West Des Moines adopted $100 per acre and $200 per unit parkland dedication fee. Builders sued. IA Supremes ruled fee a tax because it was "a charge to pay the cost of government without regard to special benefits conferred," but denied payment of attorneys fees.
Thompson v. Village of Newark (IL/2002)
Newark enacted ordinance authorizing asssessment of school impact fees on new development. Thompson claimed ordinance was statutorily unauthorized enactment by a non-home-rule municipality. Appeals court concurred that ordinance was invalid.
Isla Verde International Holdings v. City of Camas (WA/2002)
Camas adopted automatic 30 percent open space set-aside as condition for plat approval. Isla Verde sued. WA Supremes held that provision did not meet statutory requirement that an "individualized determination" must show the set-aside was necessary to mitigate impact.
Homebuilders Association of Metro Portland v. Tualatin Hills Park District (OR/2002)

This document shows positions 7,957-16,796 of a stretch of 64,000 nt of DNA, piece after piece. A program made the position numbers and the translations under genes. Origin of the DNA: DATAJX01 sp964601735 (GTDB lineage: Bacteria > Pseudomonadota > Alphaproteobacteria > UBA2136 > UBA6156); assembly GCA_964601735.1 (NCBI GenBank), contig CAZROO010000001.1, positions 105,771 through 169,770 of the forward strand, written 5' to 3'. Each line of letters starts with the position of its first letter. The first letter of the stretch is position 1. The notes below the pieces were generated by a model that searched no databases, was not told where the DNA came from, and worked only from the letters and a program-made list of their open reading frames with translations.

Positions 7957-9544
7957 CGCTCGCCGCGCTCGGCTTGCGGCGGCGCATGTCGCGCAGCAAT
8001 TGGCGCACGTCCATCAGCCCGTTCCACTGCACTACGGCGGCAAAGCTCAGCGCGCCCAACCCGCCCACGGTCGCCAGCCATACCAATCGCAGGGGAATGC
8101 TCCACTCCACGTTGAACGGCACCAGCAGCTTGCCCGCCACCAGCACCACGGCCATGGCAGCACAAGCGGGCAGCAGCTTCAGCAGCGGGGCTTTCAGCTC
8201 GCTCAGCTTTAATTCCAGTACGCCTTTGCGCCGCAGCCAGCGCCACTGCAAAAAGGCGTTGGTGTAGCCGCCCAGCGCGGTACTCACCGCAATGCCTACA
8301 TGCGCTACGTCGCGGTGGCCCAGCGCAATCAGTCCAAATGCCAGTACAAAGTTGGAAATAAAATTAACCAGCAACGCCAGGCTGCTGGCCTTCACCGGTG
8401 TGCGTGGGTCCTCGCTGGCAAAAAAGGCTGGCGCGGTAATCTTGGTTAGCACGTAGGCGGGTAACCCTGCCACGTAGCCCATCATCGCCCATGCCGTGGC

Tualatin Hills adopted park system development charge (impact fee). Builders sued. Court dismissed "takings" and "constitutional" claims and upheld fee as legislatively imposed monetary exaction that was "reasonably related" to park costs it was designed to mitigate.
Home Builders Association of Northern California v. City of Napa (CA/2001)
Napa adopted ordinance requiring developers to set aside ten percent of all new residential units for low or moderate income families or pay an in-lieu fee. HBA sued. CA appeals court upheld ordinance and refused to apply "heightened standards" of Nollan/Dolan.
City of North Las Vegas v. Pardee Construction (NV/2001)
To obtain development approval, Pardee agreed to pay North Las Vegas all existing impact fees and any future "cost-based" charges. City later imposed water connection charge. Pardee sued. Court upheld new charge as being "cost-based" and not an impact fee.
Krupp v. Breckenridge Sanitation District (CO/2001)
Breckenridge assessed wastewater plant investment fee on new building projects. Krupp challenged assessment on new townhouse project, claiming it amounted to a "taking." CO Supremes ruled fee legal and not subject to a takings analysis.
Home Builders Association of Central Arizona v. City of Apache Junction (AZ/2000)